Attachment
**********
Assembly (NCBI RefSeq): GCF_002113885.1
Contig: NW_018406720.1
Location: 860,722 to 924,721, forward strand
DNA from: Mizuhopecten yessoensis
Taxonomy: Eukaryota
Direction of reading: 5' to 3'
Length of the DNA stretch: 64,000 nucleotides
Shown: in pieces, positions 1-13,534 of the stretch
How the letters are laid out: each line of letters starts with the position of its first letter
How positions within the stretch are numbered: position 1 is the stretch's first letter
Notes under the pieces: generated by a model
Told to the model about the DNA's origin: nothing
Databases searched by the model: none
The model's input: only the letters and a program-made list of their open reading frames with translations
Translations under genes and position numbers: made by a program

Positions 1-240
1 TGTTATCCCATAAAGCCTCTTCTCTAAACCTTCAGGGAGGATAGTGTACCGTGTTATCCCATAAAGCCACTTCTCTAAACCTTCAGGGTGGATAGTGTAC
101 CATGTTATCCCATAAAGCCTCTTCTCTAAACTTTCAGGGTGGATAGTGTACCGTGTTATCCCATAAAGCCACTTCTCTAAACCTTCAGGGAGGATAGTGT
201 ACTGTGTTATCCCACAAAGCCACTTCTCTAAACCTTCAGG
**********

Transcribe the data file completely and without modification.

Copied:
Assembly (NCBI RefSeq): GCF_002113885.1
Contig: NW_018406720.1
Location: 860,722 to 924,721, forward strand
DNA from: Mizuhopecten yessoensis
Taxonomy: Eukaryota
Direction of reading: 5' to 3'
Length of the DNA stretch: 64,000 nucleotides
Shown: in pieces, positions 1-13,534 of the stretch
How the letters are laid out: each line of letters starts with the position of its first letter
How positions within the stretch are numbered: position 1 is the stretch's first letter
Notes under the pieces: generated by a model
Told to the model about the DNA's origin: nothing
Databases searched by the model: none
The model's input: only the letters and a program-made list of their open reading frames with translations
Translations under genes and position numbers: made by a program

Positions 1-240
1 TGTTATCCCATAAAGCCTCTTCTCTAAACCTTCAGGGAGGATAGTGTACCGTGTTATCCCATAAAGCCACTTCTCTAAACCTTCAGGGTGGATAGTGTAC
101 CATGTTATCCCATAAAGCCTCTTCTCTAAACTTTCAGGGTGGATAGTGTACCGTGTTATCCCATAAAGCCACTTCTCTAAACCTTCAGGGAGGATAGTGT
201 ACTGTGTTATCCCACAAAGCCACTTCTCTAAACCTTCAGG